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Gunman in Virginia TV shooting had history of workplace issues

While authorities said they had not determined a motive, perceived racism appeared to be a factor in the shootings, according to posts on social media attributed to the shooter and a fax that ABC News said had been sent by the gunman.

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Vester Flanagan, 41, who went on the air under the name Bryce Williams, was a former employee of WDBJ7 in Virginia, where both of the slain journalists worked.

He shot himself as police pursued him on a Virginia highway hours after the shooting. Flanagan, who was African-American, died later at a hospital, police said.

Earlier on Wednesday, the journalists, who were both white, were shot dead during a live television broadcast.

White House renews call for gun control after Virginia TV shooting

The White House renewed its call for gun control in the wake of the shooting. 

White House spokesman Josh Earnest told reporters that Congress can pass legislation that would have a “tangible impact of reducing gun violence in this country.”

“My heart goes out to the families affected,” President Barack Obama said in a television interview in New Orleans, adding that such gun violence occurs “all too often in this country.”

He said the United States needs to do “a better job of making sure that people who have problems, people who shouldn’t have guns, don’t have them.”

Hours after the shooting, someone claiming to have filmed it posted video online.

The videos were posted to a Twitter account and on Facebook by a man identifying himself as Bryce Williams.

The videos were removed shortly afterward.

In one video, a handgun was clearly visible as the person filming approached the female reporter. In the posts on the Twitter feed, he accused one of the victims of “racist comments,” and noted that a complaint had been filed with a government agency that enforces discrimination claims.

In a 23-page fax ABC News said was sent two hours after the shooting, he cited as his tipping point the racially motivated shooting that killed nine black churchgoers in Charleston, South Carolina, earlier this summer.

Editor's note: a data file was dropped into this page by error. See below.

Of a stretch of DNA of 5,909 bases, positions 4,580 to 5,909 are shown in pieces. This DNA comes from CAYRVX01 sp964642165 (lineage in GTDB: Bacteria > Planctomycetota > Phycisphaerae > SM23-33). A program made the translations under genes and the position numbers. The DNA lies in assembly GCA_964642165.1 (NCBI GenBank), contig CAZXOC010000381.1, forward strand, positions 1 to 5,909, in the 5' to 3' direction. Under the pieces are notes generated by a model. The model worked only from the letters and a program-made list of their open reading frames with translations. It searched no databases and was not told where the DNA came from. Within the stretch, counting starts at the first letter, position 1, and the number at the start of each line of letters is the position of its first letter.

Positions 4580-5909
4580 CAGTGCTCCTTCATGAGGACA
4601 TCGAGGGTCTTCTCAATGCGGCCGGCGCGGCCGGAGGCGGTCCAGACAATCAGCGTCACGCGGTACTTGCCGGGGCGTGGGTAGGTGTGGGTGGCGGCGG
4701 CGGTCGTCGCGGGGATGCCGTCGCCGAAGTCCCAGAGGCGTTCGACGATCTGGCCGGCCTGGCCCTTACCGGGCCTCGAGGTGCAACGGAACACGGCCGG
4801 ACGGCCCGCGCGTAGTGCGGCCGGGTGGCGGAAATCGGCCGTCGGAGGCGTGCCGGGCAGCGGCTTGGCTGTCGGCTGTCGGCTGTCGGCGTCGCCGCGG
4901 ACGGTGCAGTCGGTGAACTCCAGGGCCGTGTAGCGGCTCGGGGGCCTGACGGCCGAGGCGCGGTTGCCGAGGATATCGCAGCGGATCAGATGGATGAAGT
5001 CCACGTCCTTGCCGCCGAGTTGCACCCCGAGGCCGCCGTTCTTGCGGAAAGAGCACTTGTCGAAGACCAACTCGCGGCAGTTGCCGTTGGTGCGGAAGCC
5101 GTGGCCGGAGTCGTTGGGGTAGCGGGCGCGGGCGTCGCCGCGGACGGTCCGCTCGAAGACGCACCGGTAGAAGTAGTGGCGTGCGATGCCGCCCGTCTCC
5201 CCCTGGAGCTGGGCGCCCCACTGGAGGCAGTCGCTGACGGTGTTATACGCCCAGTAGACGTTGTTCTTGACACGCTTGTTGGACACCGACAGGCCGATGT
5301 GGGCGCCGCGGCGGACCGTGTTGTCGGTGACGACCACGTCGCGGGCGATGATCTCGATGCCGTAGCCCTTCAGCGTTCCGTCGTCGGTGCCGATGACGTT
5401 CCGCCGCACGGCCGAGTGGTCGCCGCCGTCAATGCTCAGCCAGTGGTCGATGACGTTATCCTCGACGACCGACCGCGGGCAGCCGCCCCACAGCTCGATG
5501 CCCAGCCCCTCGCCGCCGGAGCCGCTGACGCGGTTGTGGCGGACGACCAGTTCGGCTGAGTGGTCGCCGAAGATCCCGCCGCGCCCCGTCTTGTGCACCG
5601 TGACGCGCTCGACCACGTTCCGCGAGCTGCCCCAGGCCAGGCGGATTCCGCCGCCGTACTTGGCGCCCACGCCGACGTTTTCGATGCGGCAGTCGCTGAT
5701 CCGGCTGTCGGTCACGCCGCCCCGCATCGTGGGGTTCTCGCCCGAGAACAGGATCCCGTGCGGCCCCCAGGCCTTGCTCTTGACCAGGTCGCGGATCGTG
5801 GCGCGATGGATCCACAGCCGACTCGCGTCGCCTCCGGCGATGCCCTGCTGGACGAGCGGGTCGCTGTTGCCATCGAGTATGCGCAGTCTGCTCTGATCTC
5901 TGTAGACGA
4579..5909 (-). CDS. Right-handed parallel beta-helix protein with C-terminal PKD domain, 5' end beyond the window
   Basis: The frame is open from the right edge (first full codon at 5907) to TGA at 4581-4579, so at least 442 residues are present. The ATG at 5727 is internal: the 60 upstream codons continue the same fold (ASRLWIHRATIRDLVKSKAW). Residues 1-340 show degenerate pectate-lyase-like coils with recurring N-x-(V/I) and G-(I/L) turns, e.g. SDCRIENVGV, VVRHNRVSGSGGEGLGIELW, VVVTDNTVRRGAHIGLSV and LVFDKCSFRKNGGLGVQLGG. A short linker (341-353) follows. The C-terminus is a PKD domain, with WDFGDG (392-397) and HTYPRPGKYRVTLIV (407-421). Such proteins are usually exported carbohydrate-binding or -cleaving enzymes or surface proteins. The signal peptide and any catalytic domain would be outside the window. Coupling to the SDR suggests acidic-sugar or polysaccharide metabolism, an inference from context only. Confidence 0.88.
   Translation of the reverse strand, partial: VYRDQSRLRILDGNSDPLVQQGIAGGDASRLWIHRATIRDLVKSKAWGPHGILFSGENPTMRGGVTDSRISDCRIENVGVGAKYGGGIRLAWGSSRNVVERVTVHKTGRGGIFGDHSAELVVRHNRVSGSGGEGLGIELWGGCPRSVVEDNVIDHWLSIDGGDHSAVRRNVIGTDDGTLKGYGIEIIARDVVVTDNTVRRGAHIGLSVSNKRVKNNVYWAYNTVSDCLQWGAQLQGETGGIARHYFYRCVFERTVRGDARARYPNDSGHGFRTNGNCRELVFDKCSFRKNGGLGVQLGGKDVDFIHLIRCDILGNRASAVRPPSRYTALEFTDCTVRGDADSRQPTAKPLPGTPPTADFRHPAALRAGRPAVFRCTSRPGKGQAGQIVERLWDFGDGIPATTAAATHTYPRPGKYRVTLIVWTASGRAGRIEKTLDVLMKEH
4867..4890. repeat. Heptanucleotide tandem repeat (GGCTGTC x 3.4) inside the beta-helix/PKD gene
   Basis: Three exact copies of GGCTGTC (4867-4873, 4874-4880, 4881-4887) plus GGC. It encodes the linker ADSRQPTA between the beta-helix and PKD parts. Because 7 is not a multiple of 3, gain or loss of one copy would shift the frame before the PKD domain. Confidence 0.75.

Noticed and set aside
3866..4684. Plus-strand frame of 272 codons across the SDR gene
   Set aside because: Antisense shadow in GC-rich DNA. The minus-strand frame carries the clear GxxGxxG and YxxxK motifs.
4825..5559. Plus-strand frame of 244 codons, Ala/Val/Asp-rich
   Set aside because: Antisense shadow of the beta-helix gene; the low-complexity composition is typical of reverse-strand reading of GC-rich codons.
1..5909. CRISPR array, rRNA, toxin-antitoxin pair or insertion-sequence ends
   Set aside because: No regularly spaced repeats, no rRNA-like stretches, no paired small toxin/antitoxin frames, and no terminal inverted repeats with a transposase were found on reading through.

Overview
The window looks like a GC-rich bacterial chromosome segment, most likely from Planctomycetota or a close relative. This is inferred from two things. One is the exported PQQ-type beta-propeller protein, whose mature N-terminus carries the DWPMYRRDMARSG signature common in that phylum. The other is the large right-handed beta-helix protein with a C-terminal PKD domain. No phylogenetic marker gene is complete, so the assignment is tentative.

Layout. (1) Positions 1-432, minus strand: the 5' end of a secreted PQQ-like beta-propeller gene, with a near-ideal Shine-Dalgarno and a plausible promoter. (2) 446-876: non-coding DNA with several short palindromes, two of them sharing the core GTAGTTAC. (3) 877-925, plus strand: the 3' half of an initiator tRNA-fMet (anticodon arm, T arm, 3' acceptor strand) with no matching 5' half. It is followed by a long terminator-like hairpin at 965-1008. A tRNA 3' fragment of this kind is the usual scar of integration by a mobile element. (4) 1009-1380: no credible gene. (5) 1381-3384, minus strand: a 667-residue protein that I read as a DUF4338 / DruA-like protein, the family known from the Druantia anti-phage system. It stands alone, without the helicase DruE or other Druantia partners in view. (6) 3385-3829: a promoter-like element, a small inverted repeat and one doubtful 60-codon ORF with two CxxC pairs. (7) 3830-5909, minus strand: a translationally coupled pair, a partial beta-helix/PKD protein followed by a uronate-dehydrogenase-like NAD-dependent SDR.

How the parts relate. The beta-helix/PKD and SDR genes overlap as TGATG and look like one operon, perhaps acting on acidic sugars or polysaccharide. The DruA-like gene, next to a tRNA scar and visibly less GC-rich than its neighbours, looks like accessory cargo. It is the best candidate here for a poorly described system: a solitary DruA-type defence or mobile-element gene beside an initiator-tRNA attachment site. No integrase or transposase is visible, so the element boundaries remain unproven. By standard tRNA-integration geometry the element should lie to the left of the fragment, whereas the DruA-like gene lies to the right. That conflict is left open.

Saying he had suffered racial discrimination, sexual harassment and bullying at work, Flanagan described himself as “a human powder keg,” the network said.

Flanagan aired similar grievances in a 2000 lawsuit filed in U.S. federal court against a Florida station, WTWC-TV in Tallahassee.

In that suit, he said a producer had called him a “monkey,” and he accused a supervisor of calling black people lazy for not taking advantage of college scholarship opportunities.

The Florida case was settled and dismissed, court records show. One of his former Florida colleagues remembered Flanagan as “quirky,” but said he never displayed behavior suggesting he would be capable of such a violent crime. “He had his idiosyncrasies, a little quirky sometimes,” said Michael Walker, the weekend producer at the Tallahassee station when Flanagan was working as a weekend anchor.

“It probably wasn’t any different than any other on-air personality.” Walker, who is also black, said that he had not experienced discrimination at the station.

Flanagan, who accused the station of terminating his contract because he had filed a report of racism with a state agency, said in the lawsuit he suffered emotional distress and financial losses as a result of his treatment at the station.

The NBC affiliate, which stopped broadcasting newscasts in late 2000, said at the time of the lawsuit that his contract was not renewed due to “corporate belt-tightening,” according to an article in the Tallahassee Democrat at that time.

The station confirmed Flanagan’s employment for about one year and noted in a statement that his discrimination complaint was dismissed by a government agency and the lawsuit resolved. Flanagan’s 20-year career in journalism included stints at local news stations in San Francisco; Savannah, Georgia; and Midland, Texas, according to his LinkedIn profile.

It said he also worked briefly outside of journalism as a customer service representative.

He graduated from San Francisco State University in 1995 with a degree in radio and television, the school confirmed.

According to a Facebook page believed to belong to the suspect, he was originally from Oakland, California, but most recently living in Roanoke, Virginia, where WDBJ7 broadcasts.

There, he gained a reputation as someone who was difficult to work with because of his anger, station manager Jeff Marks said during a live broadcast.

“Vester was an unhappy man,” Marks said, adding that he had to be escorted out of the building by police after he was terminated from the station in 2013.

“He did not take that well,” he added.

WDBJ7 President and General Manager Jeff Marks said he knew of no particular connection between Flanagan and the two slain journalists.

From the bottom of our hearts thank you all so much for the calls, flowers, emails, and messages of love and support. pic.twitter韩国半永久纹眉会所,/a34rVH7QES

— WDBJ7 (@WDBJ7) August 26, 2015Vigil held for victims

Vigil held for victims Roanoke-area residents brought flowers and food to the WDBJ7 studio late on Wednesday, and parishioners at the Bethlehem United Methodist Church in Moneta, near the scene of the shooting, held a prayer vigil for Gardner.

On-air WDBJ7 personalities, who earlier acknowledged holding back tears as they reported on the deaths of their colleagues, said local ministers had reached out offering support.

Post by WDBJ7 on Wednesday, 26 August 2015.